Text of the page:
We all face challenges. The real issue is how we deal with them. A common challenge for married women is assuming the role of caregiver, either for an ailing spouse or an ailing parent.
Any disease that destroys mental, physical, and emotional wellbeing will create despair for everyone involved: family, friends, relatives and co-workers. How does a family move from happiness, memorable vacations, and retirement dreams to life with a monster disease that eats away at a loved family member one day at a time? Pessimism is easy, optimism takes work. We chose to have an Adventure Attitude as my husband moved through the maze of this disease. He remained upbeat with a great sense of humor. His effort to play the hand he was dealt with an enthusiastic, optimistic outlook is inspiring. We made the most of each day. I came up with creative strategies that kept him moving at his best. Some of our adventures were zany, some foolish, some God inspired. All our efforts deserved ice cream for a celebration of a job well done.
I expected God to show up every day and thankfully, He did. We were blessed with many mini and mighty miracles that punctuated this adventure. I believed that we needed to work as if everything depended on our effort, but have faith that everything depended on God. He did not disappoint. My most effective technique during this emotional roller coaster was journaling letters with God. I have explained this powerful technique that can be of value for anyone.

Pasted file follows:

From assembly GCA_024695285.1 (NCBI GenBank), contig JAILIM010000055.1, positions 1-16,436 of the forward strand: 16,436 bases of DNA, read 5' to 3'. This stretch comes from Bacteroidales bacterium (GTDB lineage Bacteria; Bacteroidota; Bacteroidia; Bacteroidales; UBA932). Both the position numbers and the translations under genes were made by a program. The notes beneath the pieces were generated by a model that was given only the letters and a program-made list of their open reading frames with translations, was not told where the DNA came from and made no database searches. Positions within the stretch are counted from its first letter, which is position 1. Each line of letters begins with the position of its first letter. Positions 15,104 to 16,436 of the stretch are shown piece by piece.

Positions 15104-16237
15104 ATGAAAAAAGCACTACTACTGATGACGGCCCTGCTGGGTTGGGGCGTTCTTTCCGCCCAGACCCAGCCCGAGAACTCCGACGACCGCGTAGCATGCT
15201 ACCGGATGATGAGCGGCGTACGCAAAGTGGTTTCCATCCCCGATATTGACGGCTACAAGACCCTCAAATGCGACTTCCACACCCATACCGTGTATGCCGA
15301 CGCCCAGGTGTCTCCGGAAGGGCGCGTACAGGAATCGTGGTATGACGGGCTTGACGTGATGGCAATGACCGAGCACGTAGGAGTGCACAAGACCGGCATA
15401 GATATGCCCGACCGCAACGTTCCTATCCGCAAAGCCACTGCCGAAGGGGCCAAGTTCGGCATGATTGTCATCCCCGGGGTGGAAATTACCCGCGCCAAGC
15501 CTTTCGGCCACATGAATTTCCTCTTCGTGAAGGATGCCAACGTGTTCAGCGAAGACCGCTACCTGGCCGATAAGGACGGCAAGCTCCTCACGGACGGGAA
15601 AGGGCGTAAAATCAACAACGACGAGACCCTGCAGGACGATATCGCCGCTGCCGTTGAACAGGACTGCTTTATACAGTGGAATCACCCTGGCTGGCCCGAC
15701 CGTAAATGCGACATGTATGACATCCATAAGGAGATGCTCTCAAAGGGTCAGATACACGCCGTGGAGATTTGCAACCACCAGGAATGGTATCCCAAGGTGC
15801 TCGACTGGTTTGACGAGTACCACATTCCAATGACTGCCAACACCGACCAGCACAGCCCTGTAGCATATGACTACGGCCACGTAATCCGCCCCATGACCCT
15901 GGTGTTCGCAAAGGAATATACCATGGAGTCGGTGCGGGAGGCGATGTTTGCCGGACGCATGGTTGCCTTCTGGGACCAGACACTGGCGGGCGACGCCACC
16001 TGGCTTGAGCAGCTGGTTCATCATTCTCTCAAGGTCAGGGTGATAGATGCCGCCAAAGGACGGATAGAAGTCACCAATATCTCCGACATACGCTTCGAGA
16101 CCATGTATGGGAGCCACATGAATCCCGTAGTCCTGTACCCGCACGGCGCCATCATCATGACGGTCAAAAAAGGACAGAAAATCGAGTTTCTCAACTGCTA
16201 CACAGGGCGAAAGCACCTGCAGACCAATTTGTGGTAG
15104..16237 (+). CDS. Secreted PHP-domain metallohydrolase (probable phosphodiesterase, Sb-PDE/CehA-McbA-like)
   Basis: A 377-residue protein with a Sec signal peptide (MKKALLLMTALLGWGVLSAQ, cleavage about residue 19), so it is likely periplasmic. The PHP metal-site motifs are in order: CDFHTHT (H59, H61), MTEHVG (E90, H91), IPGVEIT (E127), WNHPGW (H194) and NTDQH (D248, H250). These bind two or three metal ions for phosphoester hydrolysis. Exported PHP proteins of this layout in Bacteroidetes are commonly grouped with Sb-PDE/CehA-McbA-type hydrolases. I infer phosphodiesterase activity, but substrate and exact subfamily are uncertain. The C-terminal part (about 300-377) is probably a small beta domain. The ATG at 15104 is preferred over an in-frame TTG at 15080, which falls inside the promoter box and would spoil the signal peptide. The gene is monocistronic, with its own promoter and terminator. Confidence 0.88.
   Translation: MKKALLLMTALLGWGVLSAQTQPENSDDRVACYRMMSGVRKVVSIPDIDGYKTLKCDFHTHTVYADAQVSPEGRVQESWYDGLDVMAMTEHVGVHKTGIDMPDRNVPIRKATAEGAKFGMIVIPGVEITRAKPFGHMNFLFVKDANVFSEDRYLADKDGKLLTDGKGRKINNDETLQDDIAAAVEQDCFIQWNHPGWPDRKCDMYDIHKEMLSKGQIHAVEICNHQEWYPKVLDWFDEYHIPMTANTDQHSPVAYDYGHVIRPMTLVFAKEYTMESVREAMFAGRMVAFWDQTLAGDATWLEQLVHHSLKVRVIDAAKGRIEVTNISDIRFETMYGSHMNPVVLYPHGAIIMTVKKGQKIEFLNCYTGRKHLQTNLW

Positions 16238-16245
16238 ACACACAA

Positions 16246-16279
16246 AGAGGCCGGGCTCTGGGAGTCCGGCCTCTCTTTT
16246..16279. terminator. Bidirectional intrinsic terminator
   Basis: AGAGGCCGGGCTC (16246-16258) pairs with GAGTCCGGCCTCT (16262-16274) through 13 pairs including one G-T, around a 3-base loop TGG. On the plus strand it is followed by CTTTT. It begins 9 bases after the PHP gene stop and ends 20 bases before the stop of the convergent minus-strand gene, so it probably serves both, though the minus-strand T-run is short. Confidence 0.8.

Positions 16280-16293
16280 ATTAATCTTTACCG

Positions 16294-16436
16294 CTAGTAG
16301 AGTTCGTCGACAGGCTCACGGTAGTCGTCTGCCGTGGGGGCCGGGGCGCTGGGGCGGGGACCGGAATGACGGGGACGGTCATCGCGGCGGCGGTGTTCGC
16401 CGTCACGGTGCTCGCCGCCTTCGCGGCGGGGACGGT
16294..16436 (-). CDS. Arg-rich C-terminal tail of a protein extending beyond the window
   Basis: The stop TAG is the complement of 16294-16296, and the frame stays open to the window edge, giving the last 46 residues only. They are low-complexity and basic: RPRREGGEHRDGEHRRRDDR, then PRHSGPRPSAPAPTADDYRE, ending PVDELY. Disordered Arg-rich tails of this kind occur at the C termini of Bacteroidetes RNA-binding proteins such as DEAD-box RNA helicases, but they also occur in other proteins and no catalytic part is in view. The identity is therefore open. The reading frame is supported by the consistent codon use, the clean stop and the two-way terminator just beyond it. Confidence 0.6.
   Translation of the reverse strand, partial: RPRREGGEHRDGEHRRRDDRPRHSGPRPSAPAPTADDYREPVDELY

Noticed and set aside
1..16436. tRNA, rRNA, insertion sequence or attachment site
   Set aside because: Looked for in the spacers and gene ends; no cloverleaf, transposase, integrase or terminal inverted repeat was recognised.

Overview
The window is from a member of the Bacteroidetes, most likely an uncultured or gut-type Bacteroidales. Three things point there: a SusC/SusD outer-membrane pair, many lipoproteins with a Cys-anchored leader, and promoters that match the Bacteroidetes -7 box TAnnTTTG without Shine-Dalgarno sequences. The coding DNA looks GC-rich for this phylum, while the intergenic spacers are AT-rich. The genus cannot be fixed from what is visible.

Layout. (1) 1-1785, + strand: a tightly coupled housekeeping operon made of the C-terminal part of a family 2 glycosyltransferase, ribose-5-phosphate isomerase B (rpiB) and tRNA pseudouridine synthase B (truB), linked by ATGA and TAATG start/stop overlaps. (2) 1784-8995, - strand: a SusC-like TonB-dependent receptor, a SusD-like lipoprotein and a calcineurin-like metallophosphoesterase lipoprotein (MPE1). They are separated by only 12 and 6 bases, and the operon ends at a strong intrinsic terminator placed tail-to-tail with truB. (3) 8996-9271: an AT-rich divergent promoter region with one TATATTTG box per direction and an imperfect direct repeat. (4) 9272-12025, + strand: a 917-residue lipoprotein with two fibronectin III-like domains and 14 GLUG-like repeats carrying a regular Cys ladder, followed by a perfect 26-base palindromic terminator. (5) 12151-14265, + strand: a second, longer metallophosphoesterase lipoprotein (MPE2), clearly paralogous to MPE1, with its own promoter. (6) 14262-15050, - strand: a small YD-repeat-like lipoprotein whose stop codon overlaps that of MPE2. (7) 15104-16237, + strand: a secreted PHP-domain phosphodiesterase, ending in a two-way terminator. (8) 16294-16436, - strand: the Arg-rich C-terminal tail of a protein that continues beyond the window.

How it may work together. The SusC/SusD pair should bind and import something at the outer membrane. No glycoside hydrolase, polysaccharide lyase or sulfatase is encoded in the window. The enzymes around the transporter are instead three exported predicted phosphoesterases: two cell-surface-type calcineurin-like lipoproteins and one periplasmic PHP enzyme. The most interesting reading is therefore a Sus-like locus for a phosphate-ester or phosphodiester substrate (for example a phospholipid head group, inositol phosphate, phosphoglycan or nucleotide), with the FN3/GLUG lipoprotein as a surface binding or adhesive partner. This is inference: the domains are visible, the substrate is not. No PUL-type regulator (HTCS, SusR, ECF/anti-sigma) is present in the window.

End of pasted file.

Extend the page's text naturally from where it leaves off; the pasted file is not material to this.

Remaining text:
Certainly it is filled with pages of meat and potato suggestions that can help caregivers provide quality of life for an ailing spouse, especially with a degenerating neurological disease. It is much more than that. It expands the awareness of the reader to understand a day in the life of a caregiver. Friends and family members had no idea how their acts of compassion and gifts of time sustained us. If people can become more informed about potential acts of kindness for those in the maze of an incurable illness, society might become a bit kinder.
I have tried to capture the humor. I have shared the tenderness. Dean and I made memories with our choice to have an adventure. I wish all wives across the country would read and understand that at some time in the future, it is likely they will only have their memories. Good ones are sustaining.
The title is Living with Lewy Body Dementia, One Caregiver’s Personal, In-Depth Experience.
I just started reading your book yesterday... -- Nancy Kloepfer